Researchers are confused by a remarkable seismic ripple that traveled around the world on the morning of November 11th. Seismic…
Researchers are confused by a remarkable seismic ripple that traveled around the world on the morning of November 11th.
Seismic waves buzzed sensors from Africa to New Zealand and Hawaii for about 20 minutes, but it seems no people felt the bizarre ripple, National Geographic was reported.
Twitter users food pie discovered the strange movement on US Geological Survey graphs. He noticed a ” most strange and unusual seismic signal ” on data from Kilimambogo, Kenya, Lusaka, Zambia, Mount Furi, Ethiopia, San Pablo, Spain and Wellington, New Zealand.
The signals, National Geographic reported, resembling the long-standing surface waves that reside from earthquakes alongside other higher frequency waves. But there was no major earthquake that morning to interrupt the ripple.
Stranger still the waves were monochromatic, removed by the fuzzy noise that several different frequencies create.
“I do not think I’ve seen anything like that,” said the seanologist Columbia University at National Geographic ].
“It’s as if you have colored glasses and [are] just look red or something,” added Anthony Lomax, an independent seismologist.
Some researchers find that the strange ripple can be something to do with a seismic storm lashing Mayo TTE, an archipelago in Africa close to where the signal began. But that storm has fallen in wildness since a magnitude 5.8 tremor struck in May.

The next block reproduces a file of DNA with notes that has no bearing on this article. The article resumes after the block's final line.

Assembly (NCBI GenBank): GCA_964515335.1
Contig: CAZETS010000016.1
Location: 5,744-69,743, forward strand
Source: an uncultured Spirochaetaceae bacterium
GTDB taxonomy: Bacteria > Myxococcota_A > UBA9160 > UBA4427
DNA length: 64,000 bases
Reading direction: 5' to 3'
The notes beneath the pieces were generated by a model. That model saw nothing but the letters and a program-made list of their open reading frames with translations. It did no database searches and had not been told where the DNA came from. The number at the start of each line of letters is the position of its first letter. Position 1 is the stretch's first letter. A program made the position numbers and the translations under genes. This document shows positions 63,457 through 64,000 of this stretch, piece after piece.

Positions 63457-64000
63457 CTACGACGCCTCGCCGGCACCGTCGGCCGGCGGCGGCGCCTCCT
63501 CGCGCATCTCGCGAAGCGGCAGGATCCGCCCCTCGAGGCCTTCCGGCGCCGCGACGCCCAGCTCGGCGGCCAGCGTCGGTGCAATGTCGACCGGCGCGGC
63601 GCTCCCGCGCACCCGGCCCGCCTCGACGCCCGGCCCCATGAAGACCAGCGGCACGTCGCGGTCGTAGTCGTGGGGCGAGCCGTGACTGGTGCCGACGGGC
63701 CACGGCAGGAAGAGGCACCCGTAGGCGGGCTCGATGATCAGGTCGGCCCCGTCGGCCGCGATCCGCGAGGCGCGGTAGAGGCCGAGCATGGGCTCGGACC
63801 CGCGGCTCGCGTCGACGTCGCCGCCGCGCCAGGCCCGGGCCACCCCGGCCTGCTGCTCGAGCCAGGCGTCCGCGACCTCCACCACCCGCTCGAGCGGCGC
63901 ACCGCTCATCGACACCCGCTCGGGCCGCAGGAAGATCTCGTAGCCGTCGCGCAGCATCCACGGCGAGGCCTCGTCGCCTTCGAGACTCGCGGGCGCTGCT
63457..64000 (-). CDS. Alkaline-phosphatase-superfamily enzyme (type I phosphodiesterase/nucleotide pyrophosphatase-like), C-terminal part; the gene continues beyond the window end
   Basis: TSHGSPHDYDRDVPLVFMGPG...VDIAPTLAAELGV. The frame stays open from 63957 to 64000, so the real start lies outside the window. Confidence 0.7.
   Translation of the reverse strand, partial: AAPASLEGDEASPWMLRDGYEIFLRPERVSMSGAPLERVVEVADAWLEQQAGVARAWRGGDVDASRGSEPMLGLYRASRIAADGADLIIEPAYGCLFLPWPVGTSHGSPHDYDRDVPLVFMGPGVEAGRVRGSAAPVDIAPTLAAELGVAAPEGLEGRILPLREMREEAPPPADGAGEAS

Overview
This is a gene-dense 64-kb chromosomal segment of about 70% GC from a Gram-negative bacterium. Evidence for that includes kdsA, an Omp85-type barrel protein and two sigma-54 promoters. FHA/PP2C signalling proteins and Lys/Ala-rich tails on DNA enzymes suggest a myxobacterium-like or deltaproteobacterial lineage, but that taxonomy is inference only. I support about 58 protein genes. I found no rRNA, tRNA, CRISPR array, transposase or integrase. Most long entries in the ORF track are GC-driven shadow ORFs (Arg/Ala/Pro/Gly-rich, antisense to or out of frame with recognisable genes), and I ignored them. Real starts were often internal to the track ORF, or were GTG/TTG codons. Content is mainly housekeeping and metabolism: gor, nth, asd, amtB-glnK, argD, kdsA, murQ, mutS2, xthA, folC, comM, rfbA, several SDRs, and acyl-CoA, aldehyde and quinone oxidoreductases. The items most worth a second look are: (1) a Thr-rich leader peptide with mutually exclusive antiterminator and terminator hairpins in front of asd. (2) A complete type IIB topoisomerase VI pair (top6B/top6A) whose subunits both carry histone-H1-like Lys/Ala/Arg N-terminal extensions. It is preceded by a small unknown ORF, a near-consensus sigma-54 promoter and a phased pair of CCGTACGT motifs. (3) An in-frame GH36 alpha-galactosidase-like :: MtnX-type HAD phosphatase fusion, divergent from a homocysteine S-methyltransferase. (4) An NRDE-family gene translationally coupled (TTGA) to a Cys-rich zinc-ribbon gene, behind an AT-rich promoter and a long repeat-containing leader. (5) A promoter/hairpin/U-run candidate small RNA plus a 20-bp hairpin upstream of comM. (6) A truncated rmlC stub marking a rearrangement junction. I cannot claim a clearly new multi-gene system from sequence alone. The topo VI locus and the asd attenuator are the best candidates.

The French Geological Survey (BRGM), National Geographic stated that a new center for volcanic activity could come near the island. Magma may be on its way deep under the ocean a few kilometers from the beach.
An incredibly slow earthquake, which released stress for a long time, could also have caused the strange ripple, Ekström told the publication. Such events, which are often associated with volcanic activity, may vary from minutes to days. “Same deformation [as a regular earthquake] happens, but it does not happen like a shot,” Ekström says.
But researchers are still far from some. “It’s very hard to really say what the reason is and if someone’s theories are correct,” said Helen Robinson, Ph.D. in Applied Volcanology at the University of Glasgow, National Geographic .
Explanations as imaginative as a sea monster, a weapon test or an extraterrestrial attack have all been shared online. BGRM plans to investigate the bottom of the sea near Mayotte to see if a submarine outbreak occurred. But at the moment the huge planet-filled ripple of November 11 is still a mystery.